Radarami takes pride in the quality and authenticity of their translations. Accuracy is important of course, but they also focus on style and feel. As the project gets further off the ground, there are plans to get well-known Georgians to write intros to each of the books. The books are published, all with a similar, easily-identifiable look, and shipped out to the four corners of Georgia.
If this was all that Radarami did, it would still be pretty darn cool and I would still be writing about it in hopes to get as many TLGers aware and on board as possible. But this is only part of it, and the best part is yet to come.
So now I ask you – who here among us can resist the allure of a secret code???
Each Radarami book comes with a secret code inside. Readers can text this code to the organization, and when Radarami receives 20 texts from a particular walkable area, it sets up a meeting for these people to meet each other – essentially forming a reading and discussion group. And then from this point on, using the Radarami secret code, readers can send texts to each other that will be received by all 20 members. “We bring them together,” says Mark, “and we give them a way to communicate. We want the people who want to read everything. Every month they get a new and interesting book that they can afford. And then they can talk to each other about it.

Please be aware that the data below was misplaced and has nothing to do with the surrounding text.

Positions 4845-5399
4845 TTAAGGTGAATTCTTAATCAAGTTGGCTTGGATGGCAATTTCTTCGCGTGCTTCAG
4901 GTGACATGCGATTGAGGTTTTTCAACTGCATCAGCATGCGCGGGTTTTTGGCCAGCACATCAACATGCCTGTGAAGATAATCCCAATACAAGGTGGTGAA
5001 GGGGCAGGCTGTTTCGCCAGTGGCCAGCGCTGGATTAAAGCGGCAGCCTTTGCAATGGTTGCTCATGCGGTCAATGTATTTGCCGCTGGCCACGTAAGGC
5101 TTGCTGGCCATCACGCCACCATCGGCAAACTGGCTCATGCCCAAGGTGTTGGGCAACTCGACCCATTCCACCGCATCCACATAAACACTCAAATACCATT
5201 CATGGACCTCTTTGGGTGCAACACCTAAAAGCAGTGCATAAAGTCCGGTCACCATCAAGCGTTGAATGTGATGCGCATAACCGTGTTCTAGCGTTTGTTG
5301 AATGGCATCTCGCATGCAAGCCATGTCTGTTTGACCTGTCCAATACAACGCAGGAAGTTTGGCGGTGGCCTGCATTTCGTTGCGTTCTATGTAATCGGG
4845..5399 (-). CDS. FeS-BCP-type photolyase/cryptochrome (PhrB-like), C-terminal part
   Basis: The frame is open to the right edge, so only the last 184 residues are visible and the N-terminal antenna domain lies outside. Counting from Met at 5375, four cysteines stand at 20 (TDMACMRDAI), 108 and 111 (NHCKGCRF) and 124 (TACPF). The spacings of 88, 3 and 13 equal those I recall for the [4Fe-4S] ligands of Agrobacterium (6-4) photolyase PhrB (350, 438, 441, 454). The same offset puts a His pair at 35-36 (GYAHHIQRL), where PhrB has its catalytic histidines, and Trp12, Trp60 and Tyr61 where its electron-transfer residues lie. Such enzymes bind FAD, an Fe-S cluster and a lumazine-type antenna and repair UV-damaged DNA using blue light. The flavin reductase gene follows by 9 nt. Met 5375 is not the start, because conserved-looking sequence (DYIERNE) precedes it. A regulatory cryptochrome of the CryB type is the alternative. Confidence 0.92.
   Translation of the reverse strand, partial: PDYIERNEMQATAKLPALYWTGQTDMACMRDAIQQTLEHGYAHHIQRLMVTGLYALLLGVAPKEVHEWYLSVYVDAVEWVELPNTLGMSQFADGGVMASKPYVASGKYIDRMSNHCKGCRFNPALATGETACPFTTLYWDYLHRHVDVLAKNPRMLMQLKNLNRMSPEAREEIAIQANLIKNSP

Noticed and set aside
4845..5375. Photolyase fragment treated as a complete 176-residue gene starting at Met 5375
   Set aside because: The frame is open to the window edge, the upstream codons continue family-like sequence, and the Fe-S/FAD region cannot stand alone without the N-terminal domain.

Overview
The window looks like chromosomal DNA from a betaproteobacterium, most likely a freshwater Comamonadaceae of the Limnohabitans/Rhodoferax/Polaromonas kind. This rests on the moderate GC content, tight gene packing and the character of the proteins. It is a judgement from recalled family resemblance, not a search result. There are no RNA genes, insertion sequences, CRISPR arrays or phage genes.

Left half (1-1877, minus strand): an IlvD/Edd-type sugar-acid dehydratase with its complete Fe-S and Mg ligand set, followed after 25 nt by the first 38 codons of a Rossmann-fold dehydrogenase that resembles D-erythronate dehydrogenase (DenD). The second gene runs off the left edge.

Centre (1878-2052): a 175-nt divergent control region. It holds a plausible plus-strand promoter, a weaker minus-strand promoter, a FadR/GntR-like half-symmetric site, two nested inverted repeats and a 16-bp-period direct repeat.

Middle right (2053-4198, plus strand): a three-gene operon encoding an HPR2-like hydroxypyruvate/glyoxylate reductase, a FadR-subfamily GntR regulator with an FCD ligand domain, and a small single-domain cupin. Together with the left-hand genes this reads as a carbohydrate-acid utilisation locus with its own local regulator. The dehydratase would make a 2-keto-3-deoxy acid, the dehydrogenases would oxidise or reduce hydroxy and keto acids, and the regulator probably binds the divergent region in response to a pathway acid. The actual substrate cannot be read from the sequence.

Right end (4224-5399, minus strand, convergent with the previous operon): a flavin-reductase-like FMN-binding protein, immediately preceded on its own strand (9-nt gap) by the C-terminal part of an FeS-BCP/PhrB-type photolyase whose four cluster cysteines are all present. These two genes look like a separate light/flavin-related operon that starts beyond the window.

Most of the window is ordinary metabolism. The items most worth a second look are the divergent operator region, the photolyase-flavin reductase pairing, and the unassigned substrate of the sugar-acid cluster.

“It is a recruitment method for the curious people.”
And I just think that is so tremendously awesome.
Radarami is all about new ideas, new approaches, new ways of thinking about old problems. It is doing exactly what TLG is doing, in a different way. TLG focuses on English and education, but Radarami snatches up those people who haven’t had a chance to learn English yet or just plain don’t want to, for whatever reason.
We are spoiled here in Tbilisi, where such a large percentage of the Georgian population speak at least some degree of English. The other day, I watched a young girl wipe out on her bike and automatically shouted to her “Are you okay!?” not remembering that she might not have a clue what that meant. But she replied “Yes, thanks!” without missing a beat. From the smiling uniformed worker who takes your order at McDonald’s, to the nice lady who stops you on the metro to tell you that you left your bag hanging open like an idiot, English is surprisingly prevalent here in the Capital. Sometimes it is easy for me to forget that not all of Georgia is like this. Back when I lived in Poti, I met very few adults besides my English co-teachers who were fluent enough in English to have even a basic conversation, let along to enjoy reading in the language.
I have mixed feelings about the term “cultural ambassador.” But I have had enough conversations with Georgians on every kind of benign and touchy topic imaginable to know that the term does to some degree apply. But what about the non-English speakers in a TLGer’s neighborhood, village, or school? Radarami offers a pretty cool opportunity to engage with these people – even if it’s just a gesture of “Hey, I thought you might dig this.”
First though, I think I’m going to see about downloading the English versions of some of these Radarami books onto my kindle. It’s only a shame I can’t read the Georgian translations, because now I feel like I’m kind of missing out on something.